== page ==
CNN‘s royal correspondent (5/6/19) covers the British queen’s granddaughter-in-law going into labor.

Nevertheless, a survey by German newspaper Deutsche Welle (5/22/19) found that the report and its grave implications didn’t get the front-page stories you might expect for news of this import, and they suggest, sadly, that that has to do with the fact that the assessment was released on the same day that the Duke and Duchess of Sussex had their first child. Their findings match those of US group Media Matters (5/21/19), which noted that ABC News, for one, gave more time to the royal baby’s birth in the week he was born than to all stories about the climate crisis in all of 2018.

The UN report calls on policymakers to take immediate concrete action to protect nature—sustainable agricultural practices, equitable water management, renewable energy sources and more. It’s beyond shameful that among the obstacles such crucial efforts face, corporate media’s disinterest looms large.

Celine McNicholas on Forced Arbitration, Ian Head on Freedom of Information

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CPD/EPI (5/19)

This week on CounterSpin: Quaint as it may sound, the idea is still operative for many people that if you work, you earn wages and fair treatment. We can’t seem to shake the storyline that employers, graciously, offer this, and workers should, gratefully, accept it. But a new report outlines just how tilted the workplace balance of power has become in this country, and what we need to do to restore workers’ voice and power at work. Titled Unchecked Corporate Power: Forced Arbitration, the Enforcement Crisis and How Workers Are Fighting Back, the report comes from the Center for Popular Democracy and the Economic Policy Institute. We’ll speak with one of the authors, EPI director of government affairs and labor counsel Celine McNicholas.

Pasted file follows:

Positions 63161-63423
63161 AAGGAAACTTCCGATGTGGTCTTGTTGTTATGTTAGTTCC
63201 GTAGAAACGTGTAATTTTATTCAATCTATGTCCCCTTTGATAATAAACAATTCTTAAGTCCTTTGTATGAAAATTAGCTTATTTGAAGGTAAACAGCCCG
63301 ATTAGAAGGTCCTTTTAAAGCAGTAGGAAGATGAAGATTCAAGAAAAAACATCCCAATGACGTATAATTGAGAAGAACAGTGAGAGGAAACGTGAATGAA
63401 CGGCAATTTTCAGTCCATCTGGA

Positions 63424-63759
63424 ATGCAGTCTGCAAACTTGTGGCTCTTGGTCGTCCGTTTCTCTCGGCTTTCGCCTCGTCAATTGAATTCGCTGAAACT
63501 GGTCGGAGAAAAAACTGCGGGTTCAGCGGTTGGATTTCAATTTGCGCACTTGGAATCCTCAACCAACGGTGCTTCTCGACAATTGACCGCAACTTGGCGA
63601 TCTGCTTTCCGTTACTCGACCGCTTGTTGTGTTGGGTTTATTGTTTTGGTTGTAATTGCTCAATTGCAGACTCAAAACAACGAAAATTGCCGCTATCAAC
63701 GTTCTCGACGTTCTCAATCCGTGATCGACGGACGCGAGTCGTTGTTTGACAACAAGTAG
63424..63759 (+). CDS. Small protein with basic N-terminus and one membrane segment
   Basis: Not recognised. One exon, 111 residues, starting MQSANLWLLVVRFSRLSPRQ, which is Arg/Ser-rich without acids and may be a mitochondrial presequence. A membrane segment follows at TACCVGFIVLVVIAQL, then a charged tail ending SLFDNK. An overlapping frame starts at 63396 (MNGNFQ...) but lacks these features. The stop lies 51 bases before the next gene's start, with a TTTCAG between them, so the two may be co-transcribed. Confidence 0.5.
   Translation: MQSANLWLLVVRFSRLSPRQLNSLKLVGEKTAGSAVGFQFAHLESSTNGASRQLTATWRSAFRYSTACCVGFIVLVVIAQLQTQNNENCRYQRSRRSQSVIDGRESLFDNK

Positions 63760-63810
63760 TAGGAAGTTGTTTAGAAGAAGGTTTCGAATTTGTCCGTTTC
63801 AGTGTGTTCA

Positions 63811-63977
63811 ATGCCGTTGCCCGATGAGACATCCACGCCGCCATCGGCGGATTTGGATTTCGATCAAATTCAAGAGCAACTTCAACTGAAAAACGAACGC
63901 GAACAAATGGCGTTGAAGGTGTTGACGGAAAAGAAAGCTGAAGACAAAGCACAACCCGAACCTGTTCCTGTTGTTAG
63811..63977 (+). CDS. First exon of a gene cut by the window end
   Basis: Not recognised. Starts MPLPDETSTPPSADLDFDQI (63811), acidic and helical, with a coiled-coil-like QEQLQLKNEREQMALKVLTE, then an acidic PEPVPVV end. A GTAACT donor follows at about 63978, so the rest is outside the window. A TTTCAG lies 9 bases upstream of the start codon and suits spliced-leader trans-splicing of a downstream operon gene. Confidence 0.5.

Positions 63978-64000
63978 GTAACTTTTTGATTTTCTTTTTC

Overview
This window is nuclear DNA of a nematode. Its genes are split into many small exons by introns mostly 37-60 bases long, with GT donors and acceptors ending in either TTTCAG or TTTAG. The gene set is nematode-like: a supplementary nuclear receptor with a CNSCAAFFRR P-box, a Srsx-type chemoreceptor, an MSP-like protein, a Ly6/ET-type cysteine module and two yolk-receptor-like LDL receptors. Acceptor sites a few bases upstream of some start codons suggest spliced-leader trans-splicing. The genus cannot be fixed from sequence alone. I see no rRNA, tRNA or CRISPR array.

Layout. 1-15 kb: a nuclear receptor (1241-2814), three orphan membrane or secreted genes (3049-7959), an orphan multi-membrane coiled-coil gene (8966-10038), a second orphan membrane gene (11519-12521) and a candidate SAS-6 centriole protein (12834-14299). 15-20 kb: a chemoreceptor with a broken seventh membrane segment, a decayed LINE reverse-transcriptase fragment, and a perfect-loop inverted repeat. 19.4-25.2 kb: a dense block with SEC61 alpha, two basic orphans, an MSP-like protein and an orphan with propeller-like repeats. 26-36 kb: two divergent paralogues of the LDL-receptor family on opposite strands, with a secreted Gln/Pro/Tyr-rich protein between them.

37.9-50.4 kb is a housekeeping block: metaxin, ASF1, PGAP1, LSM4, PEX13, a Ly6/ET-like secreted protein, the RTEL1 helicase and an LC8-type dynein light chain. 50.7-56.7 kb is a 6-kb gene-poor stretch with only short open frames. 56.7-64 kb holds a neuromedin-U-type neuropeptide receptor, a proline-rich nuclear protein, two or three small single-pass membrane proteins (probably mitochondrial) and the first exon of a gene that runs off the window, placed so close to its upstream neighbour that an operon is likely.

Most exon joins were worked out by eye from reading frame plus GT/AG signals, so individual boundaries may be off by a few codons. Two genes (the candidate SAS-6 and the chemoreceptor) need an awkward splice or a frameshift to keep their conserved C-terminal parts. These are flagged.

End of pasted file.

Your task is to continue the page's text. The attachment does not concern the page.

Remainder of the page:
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(image: CCR)

Also on the show: Government actors have, it seems, endless reasons to shroud their actions in secrecy; that’s why tools like the Freedom of Information Act and state open records laws are so critical. But it turns out it isn’t journalists who are making the most of FOIA, for instance, but other people—and increasingly, activists working with, but if necessary around, gatekeeper media to achieve social justice goals. The Center of Constitutional Rights has a new project aimed at helping those efforts along. We’ll talk with project coordinator Ian Head.

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Plus Janine Jackson takes a quick look at recent press, including the proposed Gulf War monument and the coming wave of extinction.